Newtownmountkennedy, Ireland
Newtownmountkennedy, Ireland
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Mc Conigley C.,University College Dublin | Lally H.,University College Dublin | Lally H.,Mayo Institute of Technology, Galway | Little D.,Wicklow Enterprise Park | And 2 more authors.
Forest Ecology and Management | Year: 2017

Aquatic buffer zones (ABZs) are areas of the riparian zone managed to protect streams from the potential impacts of commercial conifer forests and associated forestry operations In Ireland. Previous research identified that the dominant vegetation communities in ABZs are wet grassland and scrub habitats and that the vegetation communities are broadly determined by the soil type (peaty or mineral). One of the primary management options available to forest managers is whether to plant native broadleaves in the ABZ or leave them to be naturally colonised. The present study sought to determine the degree to which the vegetation of ABZs influences the composition and structure of associated aquatic macroinvertebrate communities and how this might inform their future management in particular the decision of whether to afforest the ABZ with broadleaf trees. The macroinvertebrate communities from stream on peaty and mineral soils with ABZs dominated by four vegetation communities were sampled, streams bordered by grassland habitats, scrub habitats, no ABZ i.e. conifer trees planted to the streams edge and control streams with no conifer forests in the vicinity. The results of this study showed that the composition and structure of the macroinvertebrate community varied significantly between streams on peaty and mineral soils, but was largely unaffected by the ABZ type. The differences between communities across soil type can be attributed to the lower abundance and richness of Ephemeroptera and conversely the higher abundance and richness of Plecoptera in streams on peaty soils. The lack of a consistent effect of ABZ type on the macroinvertebrate community illustrates the more dominant effect of water chemistry driven by soil type particularly episodic acidity. © 2017 Elsevier B.V.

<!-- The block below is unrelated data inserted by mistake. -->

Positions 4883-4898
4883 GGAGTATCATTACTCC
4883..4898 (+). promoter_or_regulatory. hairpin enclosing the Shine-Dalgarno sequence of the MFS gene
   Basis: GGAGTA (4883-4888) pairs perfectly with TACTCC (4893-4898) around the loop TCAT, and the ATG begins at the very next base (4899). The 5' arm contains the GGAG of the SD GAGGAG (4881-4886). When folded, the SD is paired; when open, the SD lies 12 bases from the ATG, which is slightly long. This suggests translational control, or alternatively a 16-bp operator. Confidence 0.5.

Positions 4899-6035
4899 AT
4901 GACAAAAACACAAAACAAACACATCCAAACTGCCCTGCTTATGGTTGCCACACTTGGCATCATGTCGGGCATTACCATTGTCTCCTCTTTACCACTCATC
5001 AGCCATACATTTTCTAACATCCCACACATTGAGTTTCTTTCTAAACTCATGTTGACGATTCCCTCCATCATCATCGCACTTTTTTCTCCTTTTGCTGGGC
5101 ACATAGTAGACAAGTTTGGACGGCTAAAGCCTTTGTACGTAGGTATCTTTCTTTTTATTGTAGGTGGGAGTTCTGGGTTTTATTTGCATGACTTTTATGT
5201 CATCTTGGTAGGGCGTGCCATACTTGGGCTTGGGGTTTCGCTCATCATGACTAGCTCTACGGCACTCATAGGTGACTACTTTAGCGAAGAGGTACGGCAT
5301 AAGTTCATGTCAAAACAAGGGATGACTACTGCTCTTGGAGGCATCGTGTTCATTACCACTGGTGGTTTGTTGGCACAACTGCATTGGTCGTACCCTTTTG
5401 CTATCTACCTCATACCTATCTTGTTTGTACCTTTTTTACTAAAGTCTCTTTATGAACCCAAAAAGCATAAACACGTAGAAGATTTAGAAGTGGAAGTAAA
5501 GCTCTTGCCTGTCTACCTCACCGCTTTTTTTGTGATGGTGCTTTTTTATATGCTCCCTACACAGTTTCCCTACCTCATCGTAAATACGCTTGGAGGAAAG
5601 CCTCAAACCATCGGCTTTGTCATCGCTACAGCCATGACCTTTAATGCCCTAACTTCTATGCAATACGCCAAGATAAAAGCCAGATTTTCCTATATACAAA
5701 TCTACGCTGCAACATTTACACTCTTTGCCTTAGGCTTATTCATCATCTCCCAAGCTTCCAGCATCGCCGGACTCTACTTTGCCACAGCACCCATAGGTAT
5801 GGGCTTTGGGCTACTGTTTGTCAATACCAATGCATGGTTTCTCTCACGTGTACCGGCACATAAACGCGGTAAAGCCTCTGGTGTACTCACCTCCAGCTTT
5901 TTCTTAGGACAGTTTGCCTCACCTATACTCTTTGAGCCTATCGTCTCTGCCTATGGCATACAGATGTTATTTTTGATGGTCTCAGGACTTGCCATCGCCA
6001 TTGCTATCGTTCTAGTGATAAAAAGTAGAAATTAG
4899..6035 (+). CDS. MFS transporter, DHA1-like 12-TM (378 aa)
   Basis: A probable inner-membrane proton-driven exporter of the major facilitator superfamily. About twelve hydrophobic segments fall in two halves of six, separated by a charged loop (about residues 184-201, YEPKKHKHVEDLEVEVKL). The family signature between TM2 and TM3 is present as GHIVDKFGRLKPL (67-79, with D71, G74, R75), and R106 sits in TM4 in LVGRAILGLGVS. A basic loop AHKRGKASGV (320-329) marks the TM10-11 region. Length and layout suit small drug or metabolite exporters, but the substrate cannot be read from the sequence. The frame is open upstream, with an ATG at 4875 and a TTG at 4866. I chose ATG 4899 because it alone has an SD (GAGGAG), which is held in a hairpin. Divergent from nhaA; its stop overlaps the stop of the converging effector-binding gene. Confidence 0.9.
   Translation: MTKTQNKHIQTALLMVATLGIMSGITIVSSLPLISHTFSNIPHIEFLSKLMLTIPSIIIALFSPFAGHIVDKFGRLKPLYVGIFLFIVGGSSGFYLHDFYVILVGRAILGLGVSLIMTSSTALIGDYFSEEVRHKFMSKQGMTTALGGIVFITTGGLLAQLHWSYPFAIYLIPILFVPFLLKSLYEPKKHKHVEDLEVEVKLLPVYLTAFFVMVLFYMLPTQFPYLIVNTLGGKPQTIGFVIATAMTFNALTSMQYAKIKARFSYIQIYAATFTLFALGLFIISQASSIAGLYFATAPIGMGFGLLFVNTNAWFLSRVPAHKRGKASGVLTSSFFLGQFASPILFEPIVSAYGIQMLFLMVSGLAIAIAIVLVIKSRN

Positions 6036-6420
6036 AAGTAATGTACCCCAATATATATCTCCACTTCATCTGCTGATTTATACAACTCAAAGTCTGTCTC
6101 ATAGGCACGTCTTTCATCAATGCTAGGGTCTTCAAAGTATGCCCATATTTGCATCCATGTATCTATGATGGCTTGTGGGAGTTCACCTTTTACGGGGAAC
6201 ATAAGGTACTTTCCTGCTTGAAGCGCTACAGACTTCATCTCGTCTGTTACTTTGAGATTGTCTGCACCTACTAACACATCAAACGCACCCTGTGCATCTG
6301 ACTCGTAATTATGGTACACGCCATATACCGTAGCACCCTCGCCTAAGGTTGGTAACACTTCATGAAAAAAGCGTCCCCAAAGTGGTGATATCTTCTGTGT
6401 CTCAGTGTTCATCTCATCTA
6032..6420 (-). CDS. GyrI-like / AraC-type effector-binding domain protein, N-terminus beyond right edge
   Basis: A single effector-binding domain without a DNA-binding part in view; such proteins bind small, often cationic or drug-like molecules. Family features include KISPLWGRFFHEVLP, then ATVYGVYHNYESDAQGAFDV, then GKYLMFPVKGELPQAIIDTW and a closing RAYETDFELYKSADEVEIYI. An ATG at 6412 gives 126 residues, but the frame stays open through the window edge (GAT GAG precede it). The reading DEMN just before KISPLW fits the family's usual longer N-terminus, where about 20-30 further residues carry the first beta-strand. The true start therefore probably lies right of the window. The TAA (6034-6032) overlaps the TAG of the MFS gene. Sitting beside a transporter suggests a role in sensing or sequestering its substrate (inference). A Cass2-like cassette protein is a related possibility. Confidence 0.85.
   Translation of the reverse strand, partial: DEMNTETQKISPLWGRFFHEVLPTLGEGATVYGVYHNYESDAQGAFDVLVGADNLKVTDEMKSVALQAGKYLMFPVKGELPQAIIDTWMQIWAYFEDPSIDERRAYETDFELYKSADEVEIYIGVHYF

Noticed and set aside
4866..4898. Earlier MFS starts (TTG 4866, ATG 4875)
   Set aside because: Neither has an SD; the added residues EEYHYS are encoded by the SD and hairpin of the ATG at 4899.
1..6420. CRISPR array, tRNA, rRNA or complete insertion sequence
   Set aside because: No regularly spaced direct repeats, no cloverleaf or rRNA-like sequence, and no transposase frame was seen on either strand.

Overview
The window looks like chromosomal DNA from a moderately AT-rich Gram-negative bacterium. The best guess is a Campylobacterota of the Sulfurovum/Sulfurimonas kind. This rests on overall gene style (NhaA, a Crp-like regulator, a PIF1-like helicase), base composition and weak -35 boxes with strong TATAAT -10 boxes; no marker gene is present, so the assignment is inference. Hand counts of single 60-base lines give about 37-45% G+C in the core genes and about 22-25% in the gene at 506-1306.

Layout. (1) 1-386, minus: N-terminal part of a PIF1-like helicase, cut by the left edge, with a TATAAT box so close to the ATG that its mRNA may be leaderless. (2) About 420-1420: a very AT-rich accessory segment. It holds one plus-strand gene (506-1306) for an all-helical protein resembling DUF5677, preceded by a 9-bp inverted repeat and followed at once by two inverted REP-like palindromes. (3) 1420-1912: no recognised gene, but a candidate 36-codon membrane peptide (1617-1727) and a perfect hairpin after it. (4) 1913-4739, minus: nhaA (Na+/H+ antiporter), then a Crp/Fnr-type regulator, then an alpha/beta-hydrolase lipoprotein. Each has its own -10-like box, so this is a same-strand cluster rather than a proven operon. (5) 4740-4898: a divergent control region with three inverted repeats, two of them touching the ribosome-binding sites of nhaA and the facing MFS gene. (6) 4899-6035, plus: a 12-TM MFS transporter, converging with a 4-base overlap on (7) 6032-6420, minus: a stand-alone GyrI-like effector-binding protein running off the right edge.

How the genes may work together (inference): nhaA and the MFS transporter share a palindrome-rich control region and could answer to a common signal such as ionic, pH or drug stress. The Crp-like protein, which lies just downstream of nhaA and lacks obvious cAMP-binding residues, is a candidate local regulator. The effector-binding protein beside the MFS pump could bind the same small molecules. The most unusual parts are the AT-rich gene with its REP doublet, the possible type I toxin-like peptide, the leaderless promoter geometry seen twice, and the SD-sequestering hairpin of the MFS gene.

Mc Conigley C.,University College Dublin | Lally H.,University College Dublin | Lally H.,Mayo Institute of Technology, Galway | O'Callaghan M.,University College Dublin | And 3 more authors.
Forest Ecology and Management | Year: 2015

The riparian zone is the interface between aquatic and terrestrial habitats and forms the ecotone where the two ecosystems intersect. Areas of the riparian zone utilised for the protection of water quality are common today, and are either left undisturbed or managed to intercept or modify impacts from adjacent land uses. In Ireland, aquatic buffer zones (ABZs) are used to protect streams from the potential impacts of commercially managed conifer forests and associated high impact forestry operations. In 1991, the Forest Service (currently of the Department of Agriculture, Food and the Marine) introduced the requirement for ABZs to be put in place on all streams identified on Ordinance Survey maps at either afforestation or restocking after clearfell. The width of the ABZs range from 10-25. m depending on the slope of the river bank in combination with the susceptibility of the soils to erode. Current practice is to leave the ABZ undisturbed allowing for natural colonization by a mix of species and establishment of various habitat types. This study describes the habitats and vegetation composition of 86 naturally vegetated riparian zones (65 ABZs in commercial conifer forests and 21 control sites) on six soil types, with a view to informing their optimum management. Across all sites, 392 taxa, within 32 habitat types were identified. The most common habitats were wet grasslands and scrub. Little variation was noted between the structure and composition of plant communities in ABZs (on afforested and clearfell & replanted) and control sites within a soil type. The communities did differ across soil types between the mineral and peaty soils, which were independent of the forest type. Within a soil type, ABZs are maintaining similar habitat and species diversity to that found on control sites indicating that current forest management practices are not impacting plant diversity in the ABZs. It is noted that tree species are not a feature of the riparian zone on peat soils and thus tree planting is not recommended as a management option unless used to control water temperatures. There is scope for tree planting on mineral soils, as control sites contained woodland habitats which were absent from the ABZs of clearfell and replanted sites. © 2015 Elsevier B.V.